As soon as the holidays strike, detox diets become all the rage. But, is it really possible to purge your body of harmful toxins? Is there any good to slinging back lemon water or going on a juice cleanse?
Many people assume that consuming too many treats with toxins like sugar, alcohol, and chemical preservatives can be negated or washed away by simply “detoxing” after.
So, are detox diets based on myth or is there really something there?
The Truth About Toxins
Toxins are real, of course, but they don’t just come from the foods we eat.
Food choices certainly play a role in contributing toxins to your body, but our bodies are also constantly absorbing toxins from the environment around us. (1)
Toxins mainly come from things like preservatives, pollution, cleaning supplies, and even personal care products. They can mess with our endocrine systems and even jumble up our gut bacteria. (Psst… check these seven signs that your gut bacteria is out of whack!)
While there is no such thing as erasing the past and no real proof that going on a detox diet will actually eliminate toxins from your system, changing your diet can promote a healthier environment to support your body’s natural toxin elimination process.
There is certainly no harm in cutting back on soda, candy, alcohol, and junk food, but don’t be fooled into thinking a detox has to be an all-or-nothing situation.
The Body’s Natural Detoxification System
Your body is equipped with its own natural detoxification system that works 24/7. Our liver and kidneys are the two organs responsible for eliminating toxins from our system every day. (2)
Overconsuming processed foods and alcohol can overwork these organs, making it more difficult for them to process and remove toxins from your system. In fact, the magic of most detox diets has more to do with cutting out certain foods, not consuming “miracle” foods.
Although foods like lemon, cayenne pepper, ginger, beetroot, cabbage, and green tea are often promoted as “detox foods,” most natural, organically-grown food is going to help with the detoxification process. Be sure not to limit yourself to only a handful of food sources when detoxing. Any food you can grow in a garden (and, obviously, that you don’t have sensitivity to eating) is good for a detox.
Here are some ways to help your natural detoxification system along:
- Stop eating foods that make you feel toxic. Yes, it really is that simple.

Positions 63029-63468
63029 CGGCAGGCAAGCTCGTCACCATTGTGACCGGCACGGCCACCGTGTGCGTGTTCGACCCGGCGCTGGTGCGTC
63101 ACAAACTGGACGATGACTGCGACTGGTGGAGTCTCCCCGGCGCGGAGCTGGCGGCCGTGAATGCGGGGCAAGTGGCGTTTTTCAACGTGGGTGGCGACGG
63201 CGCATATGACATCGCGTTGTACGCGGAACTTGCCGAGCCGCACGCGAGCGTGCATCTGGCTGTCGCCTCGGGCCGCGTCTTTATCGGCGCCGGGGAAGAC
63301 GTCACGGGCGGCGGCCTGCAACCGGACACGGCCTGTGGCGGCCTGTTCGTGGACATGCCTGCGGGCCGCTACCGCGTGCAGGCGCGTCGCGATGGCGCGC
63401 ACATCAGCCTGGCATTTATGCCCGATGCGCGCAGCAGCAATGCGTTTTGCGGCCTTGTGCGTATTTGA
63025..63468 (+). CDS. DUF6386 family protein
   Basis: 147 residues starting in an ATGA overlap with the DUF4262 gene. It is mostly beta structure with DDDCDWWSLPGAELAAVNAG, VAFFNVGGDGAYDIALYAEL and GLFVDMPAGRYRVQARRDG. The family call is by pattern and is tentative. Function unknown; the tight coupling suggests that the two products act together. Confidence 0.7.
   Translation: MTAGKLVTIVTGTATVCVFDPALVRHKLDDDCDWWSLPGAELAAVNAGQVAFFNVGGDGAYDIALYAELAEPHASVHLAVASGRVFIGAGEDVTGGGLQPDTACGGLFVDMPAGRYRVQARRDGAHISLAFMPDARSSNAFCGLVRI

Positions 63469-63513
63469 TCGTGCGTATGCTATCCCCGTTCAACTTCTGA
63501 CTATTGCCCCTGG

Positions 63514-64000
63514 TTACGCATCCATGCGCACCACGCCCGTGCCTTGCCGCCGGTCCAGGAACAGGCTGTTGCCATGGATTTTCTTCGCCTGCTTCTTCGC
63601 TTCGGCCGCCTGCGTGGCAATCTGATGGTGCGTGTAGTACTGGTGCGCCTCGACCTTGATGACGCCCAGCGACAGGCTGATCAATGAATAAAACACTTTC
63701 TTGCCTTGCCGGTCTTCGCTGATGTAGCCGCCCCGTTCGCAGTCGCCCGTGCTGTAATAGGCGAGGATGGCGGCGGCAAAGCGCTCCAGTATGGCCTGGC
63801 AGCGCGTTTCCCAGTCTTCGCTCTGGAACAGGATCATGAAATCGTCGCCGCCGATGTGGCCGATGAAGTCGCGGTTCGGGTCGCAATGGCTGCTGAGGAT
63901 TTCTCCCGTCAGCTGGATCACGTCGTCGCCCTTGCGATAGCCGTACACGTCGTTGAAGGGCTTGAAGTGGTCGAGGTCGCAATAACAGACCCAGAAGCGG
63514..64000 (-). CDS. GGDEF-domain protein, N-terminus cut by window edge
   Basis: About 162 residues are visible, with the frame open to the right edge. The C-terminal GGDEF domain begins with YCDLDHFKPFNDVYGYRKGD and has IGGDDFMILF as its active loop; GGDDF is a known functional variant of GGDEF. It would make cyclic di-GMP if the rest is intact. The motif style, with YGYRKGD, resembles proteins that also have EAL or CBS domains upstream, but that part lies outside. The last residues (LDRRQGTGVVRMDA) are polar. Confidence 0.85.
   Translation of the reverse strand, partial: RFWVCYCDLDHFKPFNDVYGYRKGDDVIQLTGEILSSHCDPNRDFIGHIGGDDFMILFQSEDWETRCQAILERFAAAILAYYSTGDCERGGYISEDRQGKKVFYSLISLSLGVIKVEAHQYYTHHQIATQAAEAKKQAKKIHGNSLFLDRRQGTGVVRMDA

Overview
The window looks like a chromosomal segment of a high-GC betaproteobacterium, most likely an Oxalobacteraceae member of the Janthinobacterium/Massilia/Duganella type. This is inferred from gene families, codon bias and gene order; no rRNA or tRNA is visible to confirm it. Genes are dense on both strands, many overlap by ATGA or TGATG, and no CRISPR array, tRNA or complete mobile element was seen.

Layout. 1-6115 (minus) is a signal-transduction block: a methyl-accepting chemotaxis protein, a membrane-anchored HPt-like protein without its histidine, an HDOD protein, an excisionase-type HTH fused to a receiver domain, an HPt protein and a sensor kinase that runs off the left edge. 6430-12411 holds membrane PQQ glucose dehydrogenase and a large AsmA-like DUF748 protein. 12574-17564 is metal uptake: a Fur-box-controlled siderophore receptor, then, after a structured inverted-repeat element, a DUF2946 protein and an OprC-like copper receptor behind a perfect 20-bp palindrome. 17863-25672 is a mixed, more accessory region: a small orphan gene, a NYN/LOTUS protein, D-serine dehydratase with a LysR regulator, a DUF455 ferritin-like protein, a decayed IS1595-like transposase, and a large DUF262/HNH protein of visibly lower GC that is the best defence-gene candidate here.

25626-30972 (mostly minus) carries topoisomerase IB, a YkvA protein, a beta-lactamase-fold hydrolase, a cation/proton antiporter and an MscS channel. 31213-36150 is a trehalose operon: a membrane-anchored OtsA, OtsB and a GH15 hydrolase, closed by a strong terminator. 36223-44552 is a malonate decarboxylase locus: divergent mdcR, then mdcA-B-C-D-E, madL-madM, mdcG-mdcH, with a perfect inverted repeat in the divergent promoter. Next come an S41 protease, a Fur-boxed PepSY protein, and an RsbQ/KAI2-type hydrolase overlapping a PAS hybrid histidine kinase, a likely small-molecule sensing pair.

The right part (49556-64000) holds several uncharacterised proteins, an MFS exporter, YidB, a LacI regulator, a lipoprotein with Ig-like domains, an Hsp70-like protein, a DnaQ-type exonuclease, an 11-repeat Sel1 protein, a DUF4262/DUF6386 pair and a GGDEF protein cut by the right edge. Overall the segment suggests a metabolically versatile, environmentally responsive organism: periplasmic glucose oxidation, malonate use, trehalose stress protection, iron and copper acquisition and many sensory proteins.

- Choose natural foods over processed. Think of the produce section at the grocery store. You want foods that grow from the earth rather than pour from a box.
- Drink more pure water. Hydration helps your organs function at their strongest. Or take it up a notch and take a belly boost shot!
- Clean up your environmen Get some fresh air, visit nature, and toss out harmful personal care and cleaning products.
Benefits of a Detox
Most people start a detox because they feel bloated, lethargic, or overweight. The reported benefits of detoxing are usually increased energy, reduced bloat, and weight loss. Some people also say they notice a difference in their skin clarity, digestion, and/or mood.
While everyone’s body and situation is different, a detox diet typically ranges anywhere between three and 30 days.
The more restrictive and extreme the diet, the shorter it often is. You can choose to do a mild detox just by eliminating one or two foods that are bothering your system.
A detox can be as simple as eliminating just one food or drink from your diet.
If you plan to start a detox, keep these tips in mind:
- It doesn’t have to be all or nothing.
- Remember your body’s built-in detoxification system. Give it the tools and support it needs.
- Nourish yourself with a wide variety of healthy foods, including fruits, veggies, healthy fats, gut-healing bone broths, and fermented foods like kimchi.
- It takes at least a few weeks to notice the benefits, so go easy on yourself.
Detoxing is real—it just might be a little bit different than the fad diets make it seem. Don’t expect results in just one day and don’t be fooled into thinking it needs to be ultra-restrictive or difficult.
The small adjustments you make will add up in time. Be patient with the process and with your body as it heals itself with a little help from you.